It is without a doubt, though, that the enjoyable experience of staying at Soaring Eagle Lodge is heightened by the personal attention of its owner, Larry Johnson, and his infectious enthusiasm for fishing.
Sawing at the wheel of his aging Ford Bronco while bouncing down a dirt road, Johnson, 57, tells us more about himself as we take a tour of the lower river.
Born and raised in the rural farm country of New Jersey, Johnson got his start in the hospitality industry at an early age, reared in the family restaurant along the shores of Lake Lakawanna, a popular summer resort outside of New York City.
“I remember stacking bottles in the basement when I was five,” Johnson says. “It was a great place to grow up.”
It was your typical vacation community with a golf course nearby, numerous lakeshore homes and only 50 miles, but a world away, from the bustle of the big city.
Johnson’s father, whose name he carries, Lawrence Wilford Johnson, was an enterprising man who maintained the family’s 350-acre farm and the house built by his father, a Swedish immigrant.
Johnson’s grandfather, Victor, was a tool and die maker in New York City and father of seven kids when he fled to the countryside as an influenza epidemic swept through the city.
Johnson says his father was a custom home builder, just like his father before him, but also an entrepreneur.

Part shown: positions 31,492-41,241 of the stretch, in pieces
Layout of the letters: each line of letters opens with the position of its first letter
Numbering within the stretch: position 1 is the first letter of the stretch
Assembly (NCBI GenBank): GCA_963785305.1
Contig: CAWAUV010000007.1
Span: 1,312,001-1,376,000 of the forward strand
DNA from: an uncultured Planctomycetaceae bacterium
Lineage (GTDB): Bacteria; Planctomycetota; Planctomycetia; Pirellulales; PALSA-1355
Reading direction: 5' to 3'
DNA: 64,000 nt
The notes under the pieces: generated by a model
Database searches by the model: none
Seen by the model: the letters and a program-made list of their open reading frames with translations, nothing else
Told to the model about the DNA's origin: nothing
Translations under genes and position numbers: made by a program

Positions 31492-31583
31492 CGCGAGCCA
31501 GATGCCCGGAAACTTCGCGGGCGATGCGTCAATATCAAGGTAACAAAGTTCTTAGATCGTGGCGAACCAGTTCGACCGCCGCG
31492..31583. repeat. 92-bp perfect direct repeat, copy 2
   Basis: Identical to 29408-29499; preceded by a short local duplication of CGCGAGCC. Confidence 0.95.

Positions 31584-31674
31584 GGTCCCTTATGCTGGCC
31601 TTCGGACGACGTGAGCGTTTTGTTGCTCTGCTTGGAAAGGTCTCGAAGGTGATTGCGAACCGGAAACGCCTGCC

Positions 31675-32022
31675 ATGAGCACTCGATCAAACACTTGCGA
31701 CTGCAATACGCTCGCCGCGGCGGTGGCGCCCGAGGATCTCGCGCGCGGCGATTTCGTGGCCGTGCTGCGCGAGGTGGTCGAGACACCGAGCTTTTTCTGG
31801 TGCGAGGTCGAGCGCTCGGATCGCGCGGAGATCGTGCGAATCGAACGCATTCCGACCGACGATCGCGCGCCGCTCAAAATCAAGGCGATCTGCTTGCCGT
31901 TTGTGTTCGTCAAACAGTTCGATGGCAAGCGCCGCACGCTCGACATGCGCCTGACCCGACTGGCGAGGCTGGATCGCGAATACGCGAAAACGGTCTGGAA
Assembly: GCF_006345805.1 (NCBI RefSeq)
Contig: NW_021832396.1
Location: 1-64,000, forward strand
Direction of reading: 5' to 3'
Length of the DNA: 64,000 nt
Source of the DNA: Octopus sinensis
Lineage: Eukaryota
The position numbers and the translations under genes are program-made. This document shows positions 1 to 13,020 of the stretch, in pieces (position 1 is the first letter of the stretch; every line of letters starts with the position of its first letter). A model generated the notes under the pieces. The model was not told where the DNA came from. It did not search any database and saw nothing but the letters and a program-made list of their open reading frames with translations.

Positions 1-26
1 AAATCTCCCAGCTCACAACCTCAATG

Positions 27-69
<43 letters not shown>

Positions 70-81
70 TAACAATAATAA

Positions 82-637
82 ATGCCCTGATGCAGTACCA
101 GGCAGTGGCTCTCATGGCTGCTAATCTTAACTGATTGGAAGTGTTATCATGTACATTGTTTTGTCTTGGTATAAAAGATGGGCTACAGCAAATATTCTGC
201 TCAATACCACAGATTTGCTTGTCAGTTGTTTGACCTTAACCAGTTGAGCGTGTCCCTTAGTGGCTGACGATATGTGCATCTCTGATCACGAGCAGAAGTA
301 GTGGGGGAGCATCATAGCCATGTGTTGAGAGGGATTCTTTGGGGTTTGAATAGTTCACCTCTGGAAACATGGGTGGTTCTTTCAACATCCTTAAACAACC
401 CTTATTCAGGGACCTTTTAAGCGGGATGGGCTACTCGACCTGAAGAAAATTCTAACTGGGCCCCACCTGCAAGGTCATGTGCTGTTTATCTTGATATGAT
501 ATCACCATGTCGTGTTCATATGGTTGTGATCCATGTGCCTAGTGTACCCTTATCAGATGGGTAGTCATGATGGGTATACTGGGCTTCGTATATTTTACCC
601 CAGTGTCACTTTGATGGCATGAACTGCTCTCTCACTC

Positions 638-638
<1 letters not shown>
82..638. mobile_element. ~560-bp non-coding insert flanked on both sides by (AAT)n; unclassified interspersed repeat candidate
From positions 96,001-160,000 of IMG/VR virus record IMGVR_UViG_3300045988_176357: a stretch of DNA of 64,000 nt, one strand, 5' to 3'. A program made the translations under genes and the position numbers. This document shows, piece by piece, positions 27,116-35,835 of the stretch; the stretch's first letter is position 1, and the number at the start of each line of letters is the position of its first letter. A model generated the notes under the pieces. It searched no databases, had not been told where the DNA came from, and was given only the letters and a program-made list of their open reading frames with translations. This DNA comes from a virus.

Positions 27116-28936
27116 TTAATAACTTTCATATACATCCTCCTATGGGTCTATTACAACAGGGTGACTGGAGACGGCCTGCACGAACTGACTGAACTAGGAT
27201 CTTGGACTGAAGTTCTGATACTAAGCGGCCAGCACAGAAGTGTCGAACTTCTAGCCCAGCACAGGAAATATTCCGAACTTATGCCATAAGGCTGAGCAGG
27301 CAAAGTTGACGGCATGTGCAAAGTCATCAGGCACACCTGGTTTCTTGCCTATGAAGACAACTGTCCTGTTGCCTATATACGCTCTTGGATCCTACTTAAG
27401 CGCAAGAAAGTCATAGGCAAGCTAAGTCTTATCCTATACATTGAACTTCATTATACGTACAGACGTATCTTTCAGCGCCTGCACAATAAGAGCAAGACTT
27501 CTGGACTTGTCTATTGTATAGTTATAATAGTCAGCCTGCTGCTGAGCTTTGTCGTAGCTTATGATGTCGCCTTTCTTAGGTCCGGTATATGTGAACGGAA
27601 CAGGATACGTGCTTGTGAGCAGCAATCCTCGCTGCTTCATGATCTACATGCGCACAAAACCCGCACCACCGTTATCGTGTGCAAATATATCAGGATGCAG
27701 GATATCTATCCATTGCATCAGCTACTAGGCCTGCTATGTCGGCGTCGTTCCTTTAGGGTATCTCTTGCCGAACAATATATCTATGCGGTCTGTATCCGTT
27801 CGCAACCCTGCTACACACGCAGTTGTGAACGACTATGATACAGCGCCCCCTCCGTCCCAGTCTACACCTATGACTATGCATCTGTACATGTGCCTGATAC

At any given time, Johnson’s dad ran a family restaurant, tavern, golf course and built numerous gas stations throughout the area while also putting up summer homes on the lake.
His father’s very first real job though was as a mathematician working for IBM on the earliest of computers. The elder Johnson quit that position to join the Merchant Marine at the start of WW II and would later transfer to the Navy where he fought in the Pacific theatre.
“My dad was a savvy guy,” Johnson says with a wink. “A great businessman.”
Johnson is one of five kids. He has a twin sister named Teresa who everyone calls “Candy,” an older sister named Carol Ann, a younger brother named Paul and an older brother, Freddy, who was killed in Vietnam during that war.
“And I’ve also got something like 54 first cousins,” he says with a grin. “The holidays are just great.”
Johnson first learned to fly fish from a neighbor at Lake Lackawanna, a Catholic priest, who owned a nearby farm and installed fish habitat along the section of Lubber Creek that flowed through his property.
“He was the best, he married off everyone in our family, and we weren’t even Catholic,” Johnson says.
The priest, Father John Dericks, taught Johnson how to fish with with a bamboo cane rod and the large #10 spinner and May flies used back East.
Johnson would later go on to fish many of the regions’s better known rivers like the upper Delaware and the Beaverkill while also pulling many a fish from the depths of Lake Lackawanna as a youth.
The family farm was in Byram Township, located four or five miles from the lake and on the stream that fed it, Lubbers Run. Johnson attended the regional high school, Sparta High.
“I was too little for football but I went out for it and got my ass kicked, same thing with wrestling,” Johnson says of his high school days. “But I made it onto the varsity ski team and that was when the hormones kicked in.”
Girls had replaced fishing as Johnson’s primary form of entertainment and would continue to do so for years to come.
Johnson graduated high school in 1971 and enrolled at the Nichols College of Business in Dudley, Massachusetts, where he graduated in 1975 with degrees in business administration and marketing.